Not that I want to start sounding like a broken record but I’ve often thought Seth MacFarlane is my ideal man. He’s clearly hilarious, likes classic musicals and sings like fucking Frank Sinatra. Due in part to my continuing romantic delusions, I was very much looking forward to his latest film A Million Ways to Die in the West. To be honest though what isn’t there to be excited about? Wild West setting, Liam Neeson and Charlize Theron, and a shit ton of gratuitous violence: sounds ideal.
A Million Ways to Die came about after an off the cuff remark about how shitty it would have been to live during this deadly time period. MacFarlane set about researching American history and a full script was created with the help of his regular collaborators, Alec Sulkin and Wellesley Wild. After the huge success MacFarlane and co had with Ted in 2012 there was a great deal of anticipation for this star studded follow-up.
Unlike his decision with A Million Ways’ predecessor in which only his voice was featured, MacFarlane steps into centre stage and casts himself as our leading man. Albert is a mild mannered sheep farmer who is not only bad at his job but also ill suited for life in the Old West. After losing his girlfriend, Louise (Amanda Seyfried) to his moustachioed nemesis Foy (Neil Patrick Harris), Albert challenges him to a gunfight. With some help from the mysterious and beautiful Anna (Charlize Theron) Albert montages his way to becoming a successful cowboy.
Anyone who knows of MacFarlane’s back catalogue will know that his sense of humour often falls on the wrong side of crude or risqué. Unfortunately for A Million Ways, the humour also falls, at least predominantly, on the wrong side of lazy. There are a fair few laughs to be had along the way but there is little to get inspired by. The film has delusions of grandeur and believes itself to be something akin to Blazing Saddles. Sadly though, MacFarlane’s second-feature film just comes across as one of the dribbling patients in the corner of a mental hospital dreaming that they’re someone else.
I doubt the humour is helped by MacFarlane’s performance. We all know he has a pretty tight grasp on comic timing but place him in a live setting and everything becomes awkward. He just looks uncomfortable on screen and there is never any sense that Albert is anything other than MacFarlane but surrounded by sheep.
Thankfully the rest of the cast are on steadier ground and both Sarah Silverman, playing a pious prostitute, and Alex Borstein, as the whorehouse Madame, offer us some straight shooting comedy in an otherwise aimless affair. Also, for the limited time he gets to do anything, the great Liam Neeson is a standout as the fearsome gunslinger Clinch. However, he is relegated to an underused side note with no real drama and even fewer jokes.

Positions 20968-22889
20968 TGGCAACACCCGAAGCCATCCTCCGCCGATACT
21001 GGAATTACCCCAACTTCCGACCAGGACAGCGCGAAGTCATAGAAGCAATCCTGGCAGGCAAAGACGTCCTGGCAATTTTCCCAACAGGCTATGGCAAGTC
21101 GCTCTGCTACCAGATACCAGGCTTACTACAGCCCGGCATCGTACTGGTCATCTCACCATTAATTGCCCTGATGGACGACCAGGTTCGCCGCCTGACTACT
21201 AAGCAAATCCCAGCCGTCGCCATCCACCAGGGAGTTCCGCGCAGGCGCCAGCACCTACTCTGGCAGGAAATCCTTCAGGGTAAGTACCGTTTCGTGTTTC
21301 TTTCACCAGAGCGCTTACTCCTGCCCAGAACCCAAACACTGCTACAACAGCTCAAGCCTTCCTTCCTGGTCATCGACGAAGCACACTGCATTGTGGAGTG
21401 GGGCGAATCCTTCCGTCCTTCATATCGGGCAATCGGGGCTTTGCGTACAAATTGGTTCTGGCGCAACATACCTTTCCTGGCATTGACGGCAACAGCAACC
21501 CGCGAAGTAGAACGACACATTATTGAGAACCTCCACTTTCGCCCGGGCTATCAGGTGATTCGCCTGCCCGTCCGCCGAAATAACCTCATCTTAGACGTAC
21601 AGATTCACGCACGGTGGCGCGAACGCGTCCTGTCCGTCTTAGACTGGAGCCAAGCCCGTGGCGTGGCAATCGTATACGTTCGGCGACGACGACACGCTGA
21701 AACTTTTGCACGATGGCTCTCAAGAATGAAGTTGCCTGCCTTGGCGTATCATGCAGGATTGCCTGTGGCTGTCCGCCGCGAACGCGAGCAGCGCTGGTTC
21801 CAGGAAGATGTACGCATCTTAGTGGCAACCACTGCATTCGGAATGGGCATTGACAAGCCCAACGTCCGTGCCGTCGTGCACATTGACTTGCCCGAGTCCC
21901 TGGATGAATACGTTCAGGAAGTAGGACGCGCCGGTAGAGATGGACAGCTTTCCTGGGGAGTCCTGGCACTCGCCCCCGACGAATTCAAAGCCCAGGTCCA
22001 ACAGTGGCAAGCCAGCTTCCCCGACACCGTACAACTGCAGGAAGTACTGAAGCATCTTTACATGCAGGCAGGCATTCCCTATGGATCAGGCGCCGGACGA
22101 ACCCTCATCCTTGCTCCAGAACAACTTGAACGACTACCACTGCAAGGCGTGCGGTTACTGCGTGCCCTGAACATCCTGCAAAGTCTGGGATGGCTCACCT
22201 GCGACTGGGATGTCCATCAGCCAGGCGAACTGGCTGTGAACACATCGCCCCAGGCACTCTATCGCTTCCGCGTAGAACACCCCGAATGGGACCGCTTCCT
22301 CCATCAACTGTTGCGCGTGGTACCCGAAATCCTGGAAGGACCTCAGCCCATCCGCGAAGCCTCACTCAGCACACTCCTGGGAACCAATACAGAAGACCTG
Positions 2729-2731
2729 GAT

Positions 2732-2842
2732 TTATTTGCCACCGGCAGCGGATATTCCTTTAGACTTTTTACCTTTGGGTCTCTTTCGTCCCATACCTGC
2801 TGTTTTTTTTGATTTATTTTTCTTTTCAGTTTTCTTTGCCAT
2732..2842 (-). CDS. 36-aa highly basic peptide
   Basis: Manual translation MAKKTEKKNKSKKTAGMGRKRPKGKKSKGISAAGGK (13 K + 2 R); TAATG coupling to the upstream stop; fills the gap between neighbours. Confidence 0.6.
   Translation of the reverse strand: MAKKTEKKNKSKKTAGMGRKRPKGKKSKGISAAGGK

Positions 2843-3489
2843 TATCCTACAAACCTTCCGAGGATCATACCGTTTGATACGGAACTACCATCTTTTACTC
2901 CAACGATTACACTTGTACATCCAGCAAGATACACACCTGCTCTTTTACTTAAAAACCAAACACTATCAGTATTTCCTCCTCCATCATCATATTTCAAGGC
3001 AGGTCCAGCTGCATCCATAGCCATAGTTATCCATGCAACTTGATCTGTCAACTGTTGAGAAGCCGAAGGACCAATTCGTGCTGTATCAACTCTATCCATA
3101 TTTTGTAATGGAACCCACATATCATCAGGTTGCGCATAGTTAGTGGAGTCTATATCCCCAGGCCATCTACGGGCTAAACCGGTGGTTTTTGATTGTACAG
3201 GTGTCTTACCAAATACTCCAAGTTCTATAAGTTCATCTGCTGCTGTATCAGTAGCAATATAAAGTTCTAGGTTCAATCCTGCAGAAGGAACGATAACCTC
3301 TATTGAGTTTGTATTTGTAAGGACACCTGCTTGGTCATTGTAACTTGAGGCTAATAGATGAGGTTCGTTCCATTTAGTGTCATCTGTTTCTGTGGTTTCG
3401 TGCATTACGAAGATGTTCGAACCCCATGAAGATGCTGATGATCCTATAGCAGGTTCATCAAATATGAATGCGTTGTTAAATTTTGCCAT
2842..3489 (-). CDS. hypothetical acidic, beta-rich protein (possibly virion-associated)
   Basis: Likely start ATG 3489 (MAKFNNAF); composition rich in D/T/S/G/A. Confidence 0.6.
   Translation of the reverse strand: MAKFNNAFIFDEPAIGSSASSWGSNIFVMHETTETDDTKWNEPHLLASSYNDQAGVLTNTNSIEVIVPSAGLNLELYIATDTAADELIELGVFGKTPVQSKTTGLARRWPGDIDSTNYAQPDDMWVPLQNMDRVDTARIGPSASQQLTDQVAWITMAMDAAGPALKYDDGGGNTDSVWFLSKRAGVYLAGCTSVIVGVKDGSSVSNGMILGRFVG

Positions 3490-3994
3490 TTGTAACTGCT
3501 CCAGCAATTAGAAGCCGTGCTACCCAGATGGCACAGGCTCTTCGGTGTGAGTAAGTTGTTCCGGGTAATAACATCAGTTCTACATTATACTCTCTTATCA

This isn’t the tightest script ever written and the action gets lost in a great deal of unnecessary subplots. Unfortunately, we are also presented with undeniable proof that MacFarlane’s trademark patchwork narratives doesn’t work in a normal full-length feature. There are some funny moments that pop in and out but the often take precedence over the main story. More effort is put into creating singular moments, sight gags and pop culture cameos than there was put into creating a clever and logical storyline.
I wanted to like this film but ended up being incredibly disappointed. There was very little that I could celebrate in the end. Although, there is no denying that the visuals of A Million Ways are good enough to rival any classic Western and Joel McNeely’s musical score is something pretty magical.
It’s just unfortunate that this whole project is just tainted by MacFarlane and co’s vanity post-Ted. It was a fun idea to begin with but it seems to have spiralled out of control. With a plot that makes several detours through Native American Communities and group dance routines and a leading man who is clearly overwhelmed by the role, A Million Ways to Die in the West just feels like an amateur film students hastily written Western parody which, for some stupid reason, wasted many of its greatest moments on the trailers.
Who is Murdocal? A casual critic who is a little bit too obsessed with pop culture. A young woman who swears and rants much more than she knows she should whilst trying to make her way in an adult world she isn't prepared for. A not as recent as she'd like literature graduate who, between job applications and subsequent rejections, has turned to the internet to fight the boredom and review the shit out of everything.
"Maybe, just maybe, I'm the faller. Every family has someone who falls, who doesn't make the grade, who stumbles, who life trips up. Maybe I'm our faller."